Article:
TOPSHAM — The Conservation Commission on July 9 presented the Board of Selectmen with an updated report that rates town-owned property for its conservation value.
Rod Melanson, Topsham’s natural resource/assistant planner, said the report covers 48 parcels comprising about 400 of the town’s approximately 21,000 acres.
While the commission’s original 2003 report recommended property to be retained and disposed, the update focuses on the conservation values. The commission, which began an inventory process in 2006 that includes more comprehensive mapping and standardized review criteria, conducted geographic information system mapping on each parcel, as well as visiting each one, Melanson said.
The commission plans to produce an inventory every five years.
The report ranks parcels according to very high, high, moderate or low conservation. While it makes no recommendations concerning disposal of any properties, it does advocate strategic thinking by the town in how to manage high-valued parcels.
“The Conservation Commission’s standpoint is that this is a good start for the town to really think about conserving and managing and making available to the public these areas,” Melanson said.
Some town lands have already been conserved in a variety of forms and have restrictions on them, including the library property and the recreational fields. Among high-value parcels not currently under restriction are full wetlands in the Cathance corridor area.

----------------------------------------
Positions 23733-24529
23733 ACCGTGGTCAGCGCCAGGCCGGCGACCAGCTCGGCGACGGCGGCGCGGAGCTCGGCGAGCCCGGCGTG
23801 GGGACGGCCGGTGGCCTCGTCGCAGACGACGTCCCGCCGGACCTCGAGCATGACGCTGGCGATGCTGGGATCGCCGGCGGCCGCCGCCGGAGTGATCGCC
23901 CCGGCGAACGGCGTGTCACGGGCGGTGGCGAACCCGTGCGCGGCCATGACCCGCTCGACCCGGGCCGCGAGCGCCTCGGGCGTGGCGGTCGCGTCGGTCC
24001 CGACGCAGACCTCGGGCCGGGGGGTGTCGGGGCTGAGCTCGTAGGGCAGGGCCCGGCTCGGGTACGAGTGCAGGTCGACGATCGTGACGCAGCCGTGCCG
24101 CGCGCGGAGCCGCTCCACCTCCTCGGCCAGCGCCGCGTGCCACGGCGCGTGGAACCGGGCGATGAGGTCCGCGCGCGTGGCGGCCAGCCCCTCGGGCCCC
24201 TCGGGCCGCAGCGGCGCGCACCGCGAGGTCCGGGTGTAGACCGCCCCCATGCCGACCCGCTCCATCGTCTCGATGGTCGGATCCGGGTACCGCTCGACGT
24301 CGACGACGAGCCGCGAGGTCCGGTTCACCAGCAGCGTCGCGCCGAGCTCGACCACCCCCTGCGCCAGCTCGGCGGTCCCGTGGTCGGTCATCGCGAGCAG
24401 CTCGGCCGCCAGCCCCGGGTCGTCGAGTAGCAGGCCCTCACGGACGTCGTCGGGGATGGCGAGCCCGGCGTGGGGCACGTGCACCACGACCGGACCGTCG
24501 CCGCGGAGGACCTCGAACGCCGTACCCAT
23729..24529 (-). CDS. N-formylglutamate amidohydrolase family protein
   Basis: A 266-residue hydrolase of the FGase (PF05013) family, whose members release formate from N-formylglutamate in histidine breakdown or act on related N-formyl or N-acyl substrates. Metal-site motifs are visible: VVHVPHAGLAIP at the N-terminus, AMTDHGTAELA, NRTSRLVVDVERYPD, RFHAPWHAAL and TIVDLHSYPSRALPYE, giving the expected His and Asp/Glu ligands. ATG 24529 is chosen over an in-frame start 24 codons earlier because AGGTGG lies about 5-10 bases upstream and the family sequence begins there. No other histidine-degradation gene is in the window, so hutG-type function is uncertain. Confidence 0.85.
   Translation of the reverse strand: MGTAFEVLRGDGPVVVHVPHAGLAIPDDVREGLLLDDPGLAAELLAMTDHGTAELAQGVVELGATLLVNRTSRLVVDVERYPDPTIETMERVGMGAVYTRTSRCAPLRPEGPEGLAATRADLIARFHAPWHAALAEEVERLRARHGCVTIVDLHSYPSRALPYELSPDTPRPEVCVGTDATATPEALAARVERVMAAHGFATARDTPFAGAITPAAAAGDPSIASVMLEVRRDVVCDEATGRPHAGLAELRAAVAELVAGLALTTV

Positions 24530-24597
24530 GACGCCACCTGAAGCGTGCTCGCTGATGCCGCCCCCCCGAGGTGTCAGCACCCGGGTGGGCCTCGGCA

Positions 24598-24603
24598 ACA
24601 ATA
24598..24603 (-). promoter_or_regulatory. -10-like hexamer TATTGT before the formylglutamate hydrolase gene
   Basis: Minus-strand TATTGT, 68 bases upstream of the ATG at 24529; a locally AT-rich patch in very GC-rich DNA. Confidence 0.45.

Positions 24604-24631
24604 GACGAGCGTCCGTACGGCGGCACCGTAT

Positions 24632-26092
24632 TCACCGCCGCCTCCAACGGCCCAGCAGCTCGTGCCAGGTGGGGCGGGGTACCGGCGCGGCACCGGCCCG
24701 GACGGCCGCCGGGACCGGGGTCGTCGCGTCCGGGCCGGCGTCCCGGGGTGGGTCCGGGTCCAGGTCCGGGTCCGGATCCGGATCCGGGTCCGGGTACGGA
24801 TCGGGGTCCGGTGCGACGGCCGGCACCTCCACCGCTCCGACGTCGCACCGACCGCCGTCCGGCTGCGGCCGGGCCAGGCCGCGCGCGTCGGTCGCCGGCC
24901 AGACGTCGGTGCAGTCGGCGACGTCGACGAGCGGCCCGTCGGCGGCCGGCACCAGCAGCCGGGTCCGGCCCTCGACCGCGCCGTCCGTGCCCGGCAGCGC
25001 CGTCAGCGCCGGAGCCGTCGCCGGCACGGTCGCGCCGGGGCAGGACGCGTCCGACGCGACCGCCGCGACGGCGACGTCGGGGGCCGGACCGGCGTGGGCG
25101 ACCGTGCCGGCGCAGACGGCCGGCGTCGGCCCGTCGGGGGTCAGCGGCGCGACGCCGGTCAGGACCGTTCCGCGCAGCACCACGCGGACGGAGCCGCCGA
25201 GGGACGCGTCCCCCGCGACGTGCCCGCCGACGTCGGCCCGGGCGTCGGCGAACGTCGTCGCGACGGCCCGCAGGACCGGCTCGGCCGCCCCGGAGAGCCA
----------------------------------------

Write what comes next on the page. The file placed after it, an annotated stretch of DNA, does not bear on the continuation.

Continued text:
The commission members “want to make sure that the town is doing a good job of offering open space to the community,” Melanson said, adding that the inventory facilitates that process.
“It’s kind of an ongoing report,” he noted. “There’s nothing binding to it. It’s just the Conservation Commission trying to have the town think about how to manage these town parcels.”
Parcels were ranked based on principal qualifying criteria such as scenic value, historic or archaeological value, water access, trail potential, being a working farm or forestland, riparian land and general outdoor recreational value. Some secondary factors included parcel size, legal considerations, remediation requirements, the ecological relation of resources to other sites in the region or adjacent parcels, threats of resource loss, and scarcity of the resource according to local, state and national criteria.
Alex Lear can be reached at 373-9060 ext. 113 or email@example.com.